Author: Ken A. Nishimura (KO6AF)
E-Mail: kennish@kabuki.EECS.Berkeley.EDU I have decided to write this diatribe due to the continuing Ni-Cd battery saga. Yes, batteries are LOW tech -- they can't compare to the bells and whistles of our latest HTs, but... your new HT is but a paperweight (albeit an expensive one) without power from your batteries. This is not a response to any particular prior post, and is unsolicited, so in short, I'm not flaming anyone.... But, I thought it may be useful, so, without further ado, let us take a more careful look into NiCd battery management.
First, a bit of nomenclature. A cell is a single electrochemical device with a single anode and a single cathode. A battery is a collection of cells, usually connected in series to obtain a higher terminal voltage.
Batteries, whether they are primary (use once) or secondary (rechargeable) are devices which convert chemical energy into electrical energy. In the case of the latter, they can take electrical energy and store it as chemical energy for later use.
The key to electrochemistry are the processes of oxidation and reduction. Remember the phrase" "LEO (the lion) goes GER (grr??)
LEO = Lose Electrons Oxidation
GER = Gain Electrons Reduction.
When one oxidizes a material, it gives up electrons it becomes more positively charged, or enters a higher oxidation state. Likewise, when one reduces a material, one is adding electrons to it and either making it negatively charged or reducing its oxidation state.
Now, one can make a cell using two materials, say A and B and immersing them in a solution which can conduct ions, called an electrolyte. (An ion is a charged atom or radical of a molecule capable of transferring electrical charge). Now, let us say that material A is easily oxidized -- it likes to lose electrons, while B is a material that likes to be reduced. When these two materials are immersed in an electrolyte, and a circuit is completed from A to B, A is oxidized and electrons are released to flow to the circuit. After performing electrical work, the electrons flow into B, where B is reduced. The circuit from B to A is completed by the flow of ions in the electrolyte. A secondary cell can be reversed by forcing electrons into A, and reducing the oxidized A to regain unoxidized A for use again.
This, of course, is an oversimplified view, as only certain combinations of materials and electrolytes provides useful and practical batteries.
Oh, one more bit of nomenclature: The cathode is where reduction takes place, and the anode is where oxidation takes place. So, in a battery which is producing current, the positive terminal is the cathode, and the negative terminal is the anode. Yes, this is counterintuitive from our understanding of diodes, where the cathode is negative with respect to the anode...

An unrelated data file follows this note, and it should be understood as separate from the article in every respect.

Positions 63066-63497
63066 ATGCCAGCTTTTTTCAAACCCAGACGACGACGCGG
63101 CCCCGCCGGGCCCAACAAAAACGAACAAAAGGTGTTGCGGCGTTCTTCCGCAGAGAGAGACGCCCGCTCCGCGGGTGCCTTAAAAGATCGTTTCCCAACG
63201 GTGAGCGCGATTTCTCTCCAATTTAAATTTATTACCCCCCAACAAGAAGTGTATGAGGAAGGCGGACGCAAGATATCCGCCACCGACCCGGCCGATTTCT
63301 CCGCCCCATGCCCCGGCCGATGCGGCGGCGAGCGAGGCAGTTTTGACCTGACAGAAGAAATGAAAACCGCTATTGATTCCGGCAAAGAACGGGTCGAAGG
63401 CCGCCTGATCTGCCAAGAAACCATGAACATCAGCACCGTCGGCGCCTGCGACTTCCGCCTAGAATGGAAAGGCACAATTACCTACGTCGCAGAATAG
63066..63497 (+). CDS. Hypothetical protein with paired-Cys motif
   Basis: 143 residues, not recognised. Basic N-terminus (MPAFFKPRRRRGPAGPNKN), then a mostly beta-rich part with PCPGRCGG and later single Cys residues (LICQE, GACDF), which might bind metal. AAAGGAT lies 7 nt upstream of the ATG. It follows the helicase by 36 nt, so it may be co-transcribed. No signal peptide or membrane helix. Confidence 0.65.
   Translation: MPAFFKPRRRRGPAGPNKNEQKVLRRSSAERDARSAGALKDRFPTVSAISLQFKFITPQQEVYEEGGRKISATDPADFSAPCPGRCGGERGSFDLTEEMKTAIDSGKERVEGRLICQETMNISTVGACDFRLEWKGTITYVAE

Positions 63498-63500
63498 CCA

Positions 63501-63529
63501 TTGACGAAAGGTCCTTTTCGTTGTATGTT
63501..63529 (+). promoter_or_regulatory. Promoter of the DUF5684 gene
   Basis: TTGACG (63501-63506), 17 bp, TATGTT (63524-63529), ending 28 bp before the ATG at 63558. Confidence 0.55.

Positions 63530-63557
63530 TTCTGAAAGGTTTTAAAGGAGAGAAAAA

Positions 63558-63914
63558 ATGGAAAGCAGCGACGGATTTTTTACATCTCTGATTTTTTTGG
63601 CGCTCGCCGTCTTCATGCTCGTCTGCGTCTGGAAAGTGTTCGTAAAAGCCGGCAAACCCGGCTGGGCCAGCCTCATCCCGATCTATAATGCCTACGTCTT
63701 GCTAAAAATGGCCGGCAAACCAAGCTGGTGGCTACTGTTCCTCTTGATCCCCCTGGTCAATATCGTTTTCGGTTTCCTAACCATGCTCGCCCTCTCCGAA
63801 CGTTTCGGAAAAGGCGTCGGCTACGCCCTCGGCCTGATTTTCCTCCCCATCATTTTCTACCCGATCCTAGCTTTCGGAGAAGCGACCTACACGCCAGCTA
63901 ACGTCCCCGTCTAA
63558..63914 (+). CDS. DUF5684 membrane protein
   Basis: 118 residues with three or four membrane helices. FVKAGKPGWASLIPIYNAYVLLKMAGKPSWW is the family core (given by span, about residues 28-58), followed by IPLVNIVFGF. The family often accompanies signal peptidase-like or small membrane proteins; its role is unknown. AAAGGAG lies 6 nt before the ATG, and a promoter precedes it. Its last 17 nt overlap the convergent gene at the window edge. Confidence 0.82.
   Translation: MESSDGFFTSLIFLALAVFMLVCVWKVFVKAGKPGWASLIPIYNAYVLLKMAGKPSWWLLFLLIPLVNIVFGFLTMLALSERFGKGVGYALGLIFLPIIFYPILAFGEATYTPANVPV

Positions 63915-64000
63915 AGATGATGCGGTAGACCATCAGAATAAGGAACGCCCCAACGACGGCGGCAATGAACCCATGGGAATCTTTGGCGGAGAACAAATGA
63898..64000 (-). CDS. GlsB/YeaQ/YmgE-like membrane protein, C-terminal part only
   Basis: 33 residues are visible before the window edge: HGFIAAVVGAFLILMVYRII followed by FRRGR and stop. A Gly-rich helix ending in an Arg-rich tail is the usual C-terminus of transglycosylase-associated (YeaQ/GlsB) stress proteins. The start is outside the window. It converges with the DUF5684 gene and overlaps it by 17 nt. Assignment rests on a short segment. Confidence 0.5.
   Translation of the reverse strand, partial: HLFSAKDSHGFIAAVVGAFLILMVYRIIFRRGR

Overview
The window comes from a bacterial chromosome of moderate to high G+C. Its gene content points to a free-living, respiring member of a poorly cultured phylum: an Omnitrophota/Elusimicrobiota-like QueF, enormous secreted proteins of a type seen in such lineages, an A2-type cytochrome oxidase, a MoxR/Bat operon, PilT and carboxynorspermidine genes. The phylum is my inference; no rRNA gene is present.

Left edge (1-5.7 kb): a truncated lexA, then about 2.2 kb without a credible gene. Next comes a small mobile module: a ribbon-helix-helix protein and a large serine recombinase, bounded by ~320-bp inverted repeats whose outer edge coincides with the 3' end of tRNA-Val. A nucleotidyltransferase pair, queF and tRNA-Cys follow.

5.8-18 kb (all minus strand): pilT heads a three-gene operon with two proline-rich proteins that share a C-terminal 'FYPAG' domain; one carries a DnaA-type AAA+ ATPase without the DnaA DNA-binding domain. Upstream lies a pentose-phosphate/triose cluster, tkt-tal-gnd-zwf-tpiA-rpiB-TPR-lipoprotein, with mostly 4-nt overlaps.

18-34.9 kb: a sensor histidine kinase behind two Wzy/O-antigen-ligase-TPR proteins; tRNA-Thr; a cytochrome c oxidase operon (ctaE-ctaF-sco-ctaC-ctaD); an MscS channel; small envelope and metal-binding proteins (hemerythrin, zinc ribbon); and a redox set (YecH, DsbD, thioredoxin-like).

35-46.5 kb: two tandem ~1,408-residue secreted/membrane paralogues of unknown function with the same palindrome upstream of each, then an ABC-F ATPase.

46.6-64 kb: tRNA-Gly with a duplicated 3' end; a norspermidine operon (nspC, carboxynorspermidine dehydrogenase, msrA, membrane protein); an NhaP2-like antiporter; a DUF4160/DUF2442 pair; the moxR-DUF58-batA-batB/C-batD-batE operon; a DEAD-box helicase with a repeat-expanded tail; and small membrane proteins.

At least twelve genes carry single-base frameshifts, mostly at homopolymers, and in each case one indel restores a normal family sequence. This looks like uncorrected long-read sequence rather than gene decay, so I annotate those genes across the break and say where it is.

Now, the NiCd system itself:
When the cell is fully charged:
The cathode is composed of Nickelic Hydroxide.
Now, nickel is one of those elements that has multiple oxidation states -- it can lose a different number of electrons per atom, depending on how hard it is coerced. Nickel is usually found with oxidation states of 0 (free metal), +2, +3 and +4. The +2 state is referred with a -ous suffix, while the +3 and +4 states are referred with a -ic suffix. So, nickelic hydroxide is really NiOOH (the nickel has a charge of +3) or
Ni(OH) (the nickel has a charge of +4) 4The anode is composed of free cadmium metal (zero oxidation).
The electrolyte is usually a solution of potassium hydroxide (KOH).
When one connects a load to the cell, as explained earlier, the anode is oxidized and the cathode is reduced. Electrons leave the anode where the cadmium is oxidized and forms:
Cd(OH) , plus 2 free electrons. 2These two electrons go to the cathode where they reduce the nickelIC hydroxide to form nickelOUS hydroxide or:
Ni(OH) (where the nickel has 2a charge of +2)
This reaction can take place until the materials are exhausted. In theory, cells are manufactured so that both anode and cathode are spent at roughly equal rates.
In the NiCd system, the cadmium hydroxide is being re-converted into cadmium, and the nickelous hydroxide is being re-converted to nickelic hydroxide.
Note that the electrolyte in both charge and discharge is a means to move the hydroxyl (OH-) ions around. Unlike the lead-acid system, the electrolyte really doesn't change in composition too much between the charged and discharged state.
This of course is bad. Oxygen + hydrogen = BOOM. Cell manufacturers, or at least their lawyers, frown on this from happening. So, they cheat. During manufacture, they deliberately oversize the negative plate, and they partially discharge it. That is, they put a fully charged positive plate, but put a slightly discharged, but bigger plate of cadmium in. The amount of free cadmium in the oversized plate is matched to discharge in step with the amount of nickelic hydroxide provided in the positive plate.